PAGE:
Art exhibit inside Morningside Heights church examines hunger

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Lauren Glassberg has the details

There's a unique art exhibit opening up focusing on food, hunger, and farming around the world.

The exhibition "The Value of Food" at St. John the Divine looks at how to sustain a green planet and feed the hungry.

Some come to the Cathedral Church of St. John the Divine to pray, others to tour, and now there's another reason: to learn about the value of food in a new exhibition.

"There are seven themes in the exhibition and we want you to walk through the cathedral in a progression that goes through the food cycle," said Kirby Gookin, a curator.

Gookin enticed more than 30 artists to participate.

There are works tucked into the bays and chapels, some immediately catch your eye, while others are not as obvious

There are sculptures by Tom Otterness, and you may recognize his work which appears throughout the subway system.

He hopes people sit down at his work called "The Tables" to discuss the iniquity of food.

"It's about running an inn, and the wealthy have food and the poor don't and that's the essential concern," Otterness said.

The artists selected tend to be activists as well who hope to provoke some change or reaction with their work.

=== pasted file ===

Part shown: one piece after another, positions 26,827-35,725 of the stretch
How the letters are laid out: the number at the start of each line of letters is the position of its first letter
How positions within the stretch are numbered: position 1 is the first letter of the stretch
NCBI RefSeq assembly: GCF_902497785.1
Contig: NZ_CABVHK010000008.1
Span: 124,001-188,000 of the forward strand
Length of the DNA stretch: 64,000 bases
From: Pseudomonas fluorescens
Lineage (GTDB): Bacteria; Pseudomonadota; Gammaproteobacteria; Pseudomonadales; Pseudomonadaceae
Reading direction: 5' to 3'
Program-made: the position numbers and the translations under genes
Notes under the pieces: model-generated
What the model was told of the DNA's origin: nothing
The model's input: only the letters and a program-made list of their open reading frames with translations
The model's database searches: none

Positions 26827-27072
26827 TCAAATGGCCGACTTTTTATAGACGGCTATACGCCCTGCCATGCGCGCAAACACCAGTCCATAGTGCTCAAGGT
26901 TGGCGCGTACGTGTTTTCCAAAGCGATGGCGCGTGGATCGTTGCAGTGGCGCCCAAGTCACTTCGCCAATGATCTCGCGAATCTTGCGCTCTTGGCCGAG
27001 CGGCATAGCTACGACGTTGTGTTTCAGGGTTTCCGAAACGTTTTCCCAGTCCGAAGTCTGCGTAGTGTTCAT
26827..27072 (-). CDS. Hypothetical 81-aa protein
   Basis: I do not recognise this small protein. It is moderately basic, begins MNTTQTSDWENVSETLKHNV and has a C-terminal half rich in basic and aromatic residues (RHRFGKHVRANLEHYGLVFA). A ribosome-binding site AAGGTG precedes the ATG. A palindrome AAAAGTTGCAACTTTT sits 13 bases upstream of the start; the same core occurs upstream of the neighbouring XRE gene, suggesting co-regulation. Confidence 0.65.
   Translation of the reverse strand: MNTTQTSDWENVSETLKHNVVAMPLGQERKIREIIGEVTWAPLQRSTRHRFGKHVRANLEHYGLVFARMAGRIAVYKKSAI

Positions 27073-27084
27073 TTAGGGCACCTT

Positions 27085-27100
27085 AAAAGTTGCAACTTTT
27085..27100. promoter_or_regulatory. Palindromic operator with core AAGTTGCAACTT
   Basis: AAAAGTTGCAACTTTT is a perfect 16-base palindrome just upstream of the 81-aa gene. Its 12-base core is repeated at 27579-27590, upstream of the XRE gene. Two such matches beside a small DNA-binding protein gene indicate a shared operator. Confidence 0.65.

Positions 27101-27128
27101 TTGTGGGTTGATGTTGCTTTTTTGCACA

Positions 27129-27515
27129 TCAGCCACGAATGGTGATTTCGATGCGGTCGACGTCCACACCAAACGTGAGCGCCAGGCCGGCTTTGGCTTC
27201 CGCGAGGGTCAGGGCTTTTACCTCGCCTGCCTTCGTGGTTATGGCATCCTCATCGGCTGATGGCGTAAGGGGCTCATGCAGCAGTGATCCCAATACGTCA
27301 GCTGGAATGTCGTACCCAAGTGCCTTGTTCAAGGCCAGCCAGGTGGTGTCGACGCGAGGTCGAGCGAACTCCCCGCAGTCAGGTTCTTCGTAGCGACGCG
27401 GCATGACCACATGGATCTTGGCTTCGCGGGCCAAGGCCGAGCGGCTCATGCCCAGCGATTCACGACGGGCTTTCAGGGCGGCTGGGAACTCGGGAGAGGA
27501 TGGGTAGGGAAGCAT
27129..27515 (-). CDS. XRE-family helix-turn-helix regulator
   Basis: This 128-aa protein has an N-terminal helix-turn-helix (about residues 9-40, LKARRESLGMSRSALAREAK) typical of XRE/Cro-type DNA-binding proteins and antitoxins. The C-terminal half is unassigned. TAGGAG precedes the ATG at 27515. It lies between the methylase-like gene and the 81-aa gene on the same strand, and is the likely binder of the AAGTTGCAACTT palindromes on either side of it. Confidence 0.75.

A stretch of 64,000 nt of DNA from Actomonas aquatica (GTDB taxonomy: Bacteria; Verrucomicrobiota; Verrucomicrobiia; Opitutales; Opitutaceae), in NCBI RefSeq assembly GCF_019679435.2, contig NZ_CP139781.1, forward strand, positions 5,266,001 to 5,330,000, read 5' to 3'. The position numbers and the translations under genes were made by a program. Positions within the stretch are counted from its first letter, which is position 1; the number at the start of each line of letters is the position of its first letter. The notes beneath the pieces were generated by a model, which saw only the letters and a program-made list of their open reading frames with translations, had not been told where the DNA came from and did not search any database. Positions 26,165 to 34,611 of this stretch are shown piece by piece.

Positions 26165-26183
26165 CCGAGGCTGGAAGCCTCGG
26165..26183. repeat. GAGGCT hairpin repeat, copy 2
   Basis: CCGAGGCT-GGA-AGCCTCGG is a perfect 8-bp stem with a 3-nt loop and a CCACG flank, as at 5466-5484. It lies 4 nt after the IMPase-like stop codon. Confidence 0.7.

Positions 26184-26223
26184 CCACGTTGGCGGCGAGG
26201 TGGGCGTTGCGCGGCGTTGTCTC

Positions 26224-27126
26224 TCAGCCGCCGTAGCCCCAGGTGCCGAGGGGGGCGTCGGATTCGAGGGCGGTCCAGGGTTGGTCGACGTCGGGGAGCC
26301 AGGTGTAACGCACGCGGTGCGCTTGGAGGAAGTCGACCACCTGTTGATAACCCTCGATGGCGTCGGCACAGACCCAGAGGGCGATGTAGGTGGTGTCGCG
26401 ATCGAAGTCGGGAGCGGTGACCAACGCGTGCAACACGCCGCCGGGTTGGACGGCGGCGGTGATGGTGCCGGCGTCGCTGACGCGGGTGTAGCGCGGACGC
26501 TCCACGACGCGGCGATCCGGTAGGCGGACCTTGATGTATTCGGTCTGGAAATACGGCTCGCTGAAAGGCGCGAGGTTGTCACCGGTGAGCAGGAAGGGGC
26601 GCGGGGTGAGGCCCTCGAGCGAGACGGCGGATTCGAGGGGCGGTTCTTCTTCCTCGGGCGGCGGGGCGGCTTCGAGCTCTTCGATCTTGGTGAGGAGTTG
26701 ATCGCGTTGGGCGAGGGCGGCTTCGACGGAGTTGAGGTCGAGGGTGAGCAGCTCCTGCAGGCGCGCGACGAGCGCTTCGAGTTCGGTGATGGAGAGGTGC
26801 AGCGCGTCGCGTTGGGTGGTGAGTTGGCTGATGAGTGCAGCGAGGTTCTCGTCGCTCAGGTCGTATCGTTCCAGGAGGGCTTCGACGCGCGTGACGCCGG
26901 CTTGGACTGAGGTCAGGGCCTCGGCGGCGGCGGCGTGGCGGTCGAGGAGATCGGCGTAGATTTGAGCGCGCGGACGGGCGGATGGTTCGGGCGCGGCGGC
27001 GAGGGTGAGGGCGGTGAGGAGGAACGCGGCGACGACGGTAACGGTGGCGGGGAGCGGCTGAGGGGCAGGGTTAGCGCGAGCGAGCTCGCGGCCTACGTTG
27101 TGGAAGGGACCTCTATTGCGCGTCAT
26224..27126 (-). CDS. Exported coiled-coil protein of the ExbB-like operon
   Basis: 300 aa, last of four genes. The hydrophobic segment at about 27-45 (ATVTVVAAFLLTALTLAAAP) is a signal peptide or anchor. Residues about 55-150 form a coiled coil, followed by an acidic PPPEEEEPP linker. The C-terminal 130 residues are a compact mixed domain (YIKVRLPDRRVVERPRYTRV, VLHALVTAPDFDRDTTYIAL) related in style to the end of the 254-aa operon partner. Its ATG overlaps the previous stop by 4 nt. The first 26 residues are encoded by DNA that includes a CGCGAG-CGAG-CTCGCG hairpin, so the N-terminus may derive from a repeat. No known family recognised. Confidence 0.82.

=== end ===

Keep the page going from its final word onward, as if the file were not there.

A "Last Supper" in chocolate syrup or dinosaur skeletons made with chicken bones from fast food restaurants.

The creatures they represent are now extinct, sitting right up on the altar for a reason.

"The whole question about food, security, accessibility, why people don't have things that are basic to life, is a question, we think, of human dignity and justice and the cathedral cares a lot about that,"

The exhibition continues outside where apple trees have been planted that will one day bear fruit ripe for the picking.

"A million people come through here every year, and to be able to deal with food security, justice, and reach an audience that might not be able to pay a museum entry fee, it's free, open to the public, seven days a week," Gookin said.

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religionartmuseum exhibithungerMorningside HeightsNew York City
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